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May 07, 2018

Despite Sixers' brief resurgence, Boston serving 'un-Philly Special'

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050718_Rozier-JoJo_usat Bill Streicher/USA TODAY Sports

Philadelphia 76ers center Joel Embiid and Boston Celtics guard Terry Rozier get into an altercation during the second quarter of Game 4 at Wells Fargo Center.

Boston and Philly have reversed roles.

This past winter, Philadelphia was the underdog. Without its best players, with the critics giving them almost no chance, with Vegas odds piled against them, the Eagles rallied around Nick Foles (you might know him better as Saint Nick) and won their first ever Super Bowl over the heavily favored Patriots.

And they did it in true underdog style, masks and all.

Fast forward three months and another playoff showdown between bitter rivals from Boston and Philadelphia has taken center stage – but this time, the team from the north is the underdog.

The Celtics have been playing without their two best players in Kyrie Irving and Gordon Hayward. A young head coach in Brad Stevens plays the role of Doug Pederson and a budding era of youth all through the roster. They have been bruised and battered and many expected them to falter in the first round to Milwaukee. After seven games they were battle tested but still underdogs against the Sixers.

After three games – all wins (granted, thanks to some rookie mistakes and coaching blunders by the up and coming Sixers) – Boston was still an underdog heading into Game 4. Chances are, heading back to Beantown for Game 5 will finally see the Celtics back as favorites but you never know.  

Certainly, credit to the Sixers after their 16-game win streak and five-game series win over the Heat is due. The Sixers team the NBA came to recognize over the last two months is hard to recognize this week – but is it the Sixers who are falling apart? Or is it the underrated Celtics sliding beneath the radar to pull an “Un-Philly Special” on a city high on sports for the first time in years?

“The last thing I want to do is lean on youth, I don’t want to do that,” Sixers head coach Brett Brown said after losing Game 3 in an overtime thriller. “I give credit to the Boston Celtics, they played in the Eastern Conference championship last year, with a handful of the players they have. We are navigating through this, this isn’t an entirely youthful thing at all. This is some of the match-ups that have hurt us, I respect their positional defensive athleticism, and switchable people. That’s the story, I definitely do not think it’s the youth. I think when the lights go out, like I will think in many ways, Joel is going to learn a lot, Ben Simmons is going to learn a lot, but there is some truth to that now. There is a lot of truth to that.”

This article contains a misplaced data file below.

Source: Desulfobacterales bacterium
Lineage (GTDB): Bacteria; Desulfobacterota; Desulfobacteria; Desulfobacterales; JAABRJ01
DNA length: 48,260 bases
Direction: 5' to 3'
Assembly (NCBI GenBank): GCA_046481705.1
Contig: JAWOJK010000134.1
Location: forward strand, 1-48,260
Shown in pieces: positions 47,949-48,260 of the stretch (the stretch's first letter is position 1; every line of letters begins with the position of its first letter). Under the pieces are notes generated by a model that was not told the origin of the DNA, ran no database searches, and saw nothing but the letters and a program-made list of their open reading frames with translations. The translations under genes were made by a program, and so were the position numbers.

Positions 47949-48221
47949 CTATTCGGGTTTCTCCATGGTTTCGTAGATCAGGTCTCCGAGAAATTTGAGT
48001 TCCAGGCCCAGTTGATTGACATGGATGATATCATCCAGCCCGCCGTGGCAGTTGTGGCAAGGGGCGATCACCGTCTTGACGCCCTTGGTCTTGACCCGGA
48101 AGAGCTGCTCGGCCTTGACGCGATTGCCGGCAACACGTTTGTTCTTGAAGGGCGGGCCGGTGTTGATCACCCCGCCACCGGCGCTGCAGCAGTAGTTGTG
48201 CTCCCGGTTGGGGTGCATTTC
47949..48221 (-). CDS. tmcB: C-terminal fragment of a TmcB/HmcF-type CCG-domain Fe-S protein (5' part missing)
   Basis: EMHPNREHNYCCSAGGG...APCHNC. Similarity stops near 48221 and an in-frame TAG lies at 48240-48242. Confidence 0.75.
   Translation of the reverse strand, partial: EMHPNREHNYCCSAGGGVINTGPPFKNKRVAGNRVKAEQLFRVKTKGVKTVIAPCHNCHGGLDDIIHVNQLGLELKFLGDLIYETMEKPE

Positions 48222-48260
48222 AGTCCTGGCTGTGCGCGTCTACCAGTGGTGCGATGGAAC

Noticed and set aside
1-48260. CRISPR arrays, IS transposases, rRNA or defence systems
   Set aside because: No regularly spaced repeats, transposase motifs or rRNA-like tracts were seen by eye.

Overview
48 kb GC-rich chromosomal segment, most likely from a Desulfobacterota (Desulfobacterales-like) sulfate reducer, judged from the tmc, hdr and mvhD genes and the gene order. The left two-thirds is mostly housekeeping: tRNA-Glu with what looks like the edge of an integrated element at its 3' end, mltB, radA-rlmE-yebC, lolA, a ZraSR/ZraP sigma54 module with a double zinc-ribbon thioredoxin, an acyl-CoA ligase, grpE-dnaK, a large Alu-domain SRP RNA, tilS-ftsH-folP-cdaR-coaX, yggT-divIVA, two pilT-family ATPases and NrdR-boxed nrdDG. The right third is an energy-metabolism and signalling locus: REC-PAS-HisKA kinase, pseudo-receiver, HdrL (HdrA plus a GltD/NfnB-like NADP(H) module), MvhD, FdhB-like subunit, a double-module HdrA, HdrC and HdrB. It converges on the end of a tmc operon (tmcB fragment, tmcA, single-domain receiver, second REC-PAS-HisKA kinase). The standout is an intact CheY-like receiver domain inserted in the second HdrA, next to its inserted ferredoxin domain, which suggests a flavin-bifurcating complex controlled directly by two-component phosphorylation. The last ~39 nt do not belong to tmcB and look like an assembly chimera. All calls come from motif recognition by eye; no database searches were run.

In a Philly-friendly twist, the underdog Celtics, up 3-0, were unable to keep the sleeping giant Sixers quiet for a fourth game. A 103-92 Philadelphia win in T.J. McConnell’s playoff coming-out party gave the team just a little bit of hope (sort of like Tom Brady did in the fourth quarter before he fumbled and the Birds clinched).

Even if Joel Embiid wasn’t a lightning bolt of personality and even if Kevin Hart and company weren’t stirring the pot in the stands, the ample bulletin board material seems to have lifted the Celtics just as it lifted the Eagles in January and February ­– following the loss, Boston still has two chances to clinch at home in the next three games.

“Just being in this position,” Al Horford said, “these are the kind of moments you want to be in as a basketball player, and we have a great opportunity in front of us.”

The budding Boston-Philadelphia rivalry could be entering a new golden age. And for fans of The Process, the next Scary Terry vs. Jo Jo bout can’t come soon enough. But Sixers fans better hope the Celtics underdog ride doesn’t get past the Cavaliers in the Eastern Conference Finals. 

Otherwise, Boston fans will be feeling back on top again.


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